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Combo pack

My internet was full of remarkably cool things today.

  • This is a wonderful illustration of the “bush of life” (a tree is far too tidy). I love depictions of aspects of science that are both beautiful and meaningful.
  • Somewhat related: the history of scientific illustration (15th – 17th centuries).
  • Using graphics to convey relations: the size of Africa in relation to other regions or countries.
  • The HMS Stubbington; or, the origins of my (fake) tattoo.

And moving on from graphic design, this made me laugh.

Serendipity shows the way

I was stuck on writing fiction this weekend, so I went to the library to look at some books. I found the architectural and city photographs I was looking for. They sparked the desired ideas and motivation. But I also found something else, and it resolved for me a much trickier plot point that I hadn’t been able to get a handle on.

(via this blog; unable to track down actual photo credit)

Isn’t that a lovely photograph?

But look closely: that’s marble. It’s a closeup of a statue of Pluto abducting Proserpine, carved by Bernini in the early 17th century.

The lighting in the photo makes it look like flesh at first, but the original is entirely white.

(via this blog; unable to track down actual photo credit)

Look at the hands. Look at the way the Proserpine’s soft flesh dents where the god has grabbed it. Think of the skill in the sculptor’s hands as he formed and shaped and polished, of the skill in his brain that let him see the result before ever touching chisel to stone.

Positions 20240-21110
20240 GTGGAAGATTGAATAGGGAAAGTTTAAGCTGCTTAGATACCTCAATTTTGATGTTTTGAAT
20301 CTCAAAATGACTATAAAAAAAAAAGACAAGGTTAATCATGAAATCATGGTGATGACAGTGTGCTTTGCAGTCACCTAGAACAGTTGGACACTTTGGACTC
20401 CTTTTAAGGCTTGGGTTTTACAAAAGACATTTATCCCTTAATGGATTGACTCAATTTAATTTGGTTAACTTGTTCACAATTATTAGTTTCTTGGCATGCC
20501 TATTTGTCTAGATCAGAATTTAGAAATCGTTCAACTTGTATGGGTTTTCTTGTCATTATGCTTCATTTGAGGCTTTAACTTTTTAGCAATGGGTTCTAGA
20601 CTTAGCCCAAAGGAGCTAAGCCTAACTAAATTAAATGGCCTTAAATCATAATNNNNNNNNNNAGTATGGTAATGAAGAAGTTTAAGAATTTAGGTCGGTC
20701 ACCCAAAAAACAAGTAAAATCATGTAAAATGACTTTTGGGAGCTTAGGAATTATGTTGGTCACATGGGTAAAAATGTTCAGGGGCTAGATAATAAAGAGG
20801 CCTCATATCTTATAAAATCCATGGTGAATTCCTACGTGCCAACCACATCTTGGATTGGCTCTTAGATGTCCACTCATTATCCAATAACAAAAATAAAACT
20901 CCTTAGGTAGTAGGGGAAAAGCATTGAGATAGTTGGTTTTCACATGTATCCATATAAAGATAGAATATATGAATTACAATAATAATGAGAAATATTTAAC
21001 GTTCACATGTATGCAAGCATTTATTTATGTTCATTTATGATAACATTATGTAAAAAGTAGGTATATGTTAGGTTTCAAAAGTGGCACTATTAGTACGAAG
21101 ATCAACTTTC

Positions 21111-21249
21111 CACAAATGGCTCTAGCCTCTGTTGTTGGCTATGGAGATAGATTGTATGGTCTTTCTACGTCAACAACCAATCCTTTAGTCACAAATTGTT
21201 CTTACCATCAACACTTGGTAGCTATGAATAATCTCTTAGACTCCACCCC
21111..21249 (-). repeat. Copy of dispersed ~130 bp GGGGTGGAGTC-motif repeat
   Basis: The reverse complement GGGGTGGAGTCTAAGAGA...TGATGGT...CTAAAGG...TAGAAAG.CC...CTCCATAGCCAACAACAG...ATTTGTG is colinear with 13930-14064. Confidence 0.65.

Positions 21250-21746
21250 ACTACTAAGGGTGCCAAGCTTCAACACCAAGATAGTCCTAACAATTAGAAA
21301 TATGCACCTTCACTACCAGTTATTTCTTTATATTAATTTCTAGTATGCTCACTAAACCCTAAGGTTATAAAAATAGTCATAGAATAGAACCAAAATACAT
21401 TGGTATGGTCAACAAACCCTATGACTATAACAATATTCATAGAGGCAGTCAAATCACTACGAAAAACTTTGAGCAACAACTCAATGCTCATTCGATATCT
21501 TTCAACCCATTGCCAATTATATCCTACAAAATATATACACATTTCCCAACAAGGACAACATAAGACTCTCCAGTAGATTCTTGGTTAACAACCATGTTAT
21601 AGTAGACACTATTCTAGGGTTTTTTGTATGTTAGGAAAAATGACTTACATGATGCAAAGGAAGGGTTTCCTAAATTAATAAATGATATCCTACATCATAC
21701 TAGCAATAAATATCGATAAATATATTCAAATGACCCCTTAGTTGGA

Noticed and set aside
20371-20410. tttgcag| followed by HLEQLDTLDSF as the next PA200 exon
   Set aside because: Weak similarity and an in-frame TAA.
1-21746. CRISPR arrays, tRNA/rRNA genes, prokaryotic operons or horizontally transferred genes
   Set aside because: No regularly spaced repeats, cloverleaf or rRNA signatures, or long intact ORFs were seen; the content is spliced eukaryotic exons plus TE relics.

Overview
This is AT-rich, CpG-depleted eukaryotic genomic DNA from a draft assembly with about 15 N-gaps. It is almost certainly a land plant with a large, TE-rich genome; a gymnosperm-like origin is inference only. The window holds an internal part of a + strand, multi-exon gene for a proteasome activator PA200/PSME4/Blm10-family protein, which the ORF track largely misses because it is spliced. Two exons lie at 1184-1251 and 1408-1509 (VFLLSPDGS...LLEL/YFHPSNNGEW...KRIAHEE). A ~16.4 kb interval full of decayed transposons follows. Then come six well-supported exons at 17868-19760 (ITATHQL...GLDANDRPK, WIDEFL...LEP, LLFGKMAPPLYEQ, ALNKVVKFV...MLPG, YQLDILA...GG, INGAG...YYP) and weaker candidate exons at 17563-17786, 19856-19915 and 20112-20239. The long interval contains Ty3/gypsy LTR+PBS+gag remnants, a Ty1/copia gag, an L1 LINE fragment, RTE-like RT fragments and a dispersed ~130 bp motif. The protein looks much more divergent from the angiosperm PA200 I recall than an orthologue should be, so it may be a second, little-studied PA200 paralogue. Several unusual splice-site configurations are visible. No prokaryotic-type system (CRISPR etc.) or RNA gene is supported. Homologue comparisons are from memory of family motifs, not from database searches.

That’s what I needed.

Rube Goldberg

Band OK Go wins the Internet.

(via Topless Robot)

Edit: Wired has an article on the making of this video, with videos of its own. It really was done in a single shot!

New Year’s

I rarely cross-post material from my other blog to here – that’s cheating, isn’t it? But rather than rewrite essentially the same material, I’ll copy over the last paragraph of the original post to share with you.

My major goal for the year is twofold: make more art; support more artists. I’d like to encourage everyone who reads this blog to adopt the same goal. Bring something into the world that is new, that never would have existed had I not laid hand to it. The second one is crucial. There would be no art if there were no support for artists. If you can, try to buy more books, or jewelry, or prints. Visit a museum, gallery, see a play, hear live music. If you have no money to spare, like so many right now, there are other things you can do. Request your local public library to buy a book by an author you like, so that lots of people can read her work. Write a book review for your blog, or Amazon, or GoodReads. Tell a friend about something beautiful you saw, or read, or heard. Support doesn’t require money, though that’s the easiest approach. Your time is valuable too – word of mouth is a powerful tool. Tell someone that their work inspired you. Most authors, musicians, painters, photographers have web pages or blogs or LJ accounts, and would love being told that their work touched you.

Then go out and make something of your own.

Postscript: I honestly did plan the larger part of this post before I saw Neil Gaiman’s New Year’s wish. He says much the same thing, only more elegantly.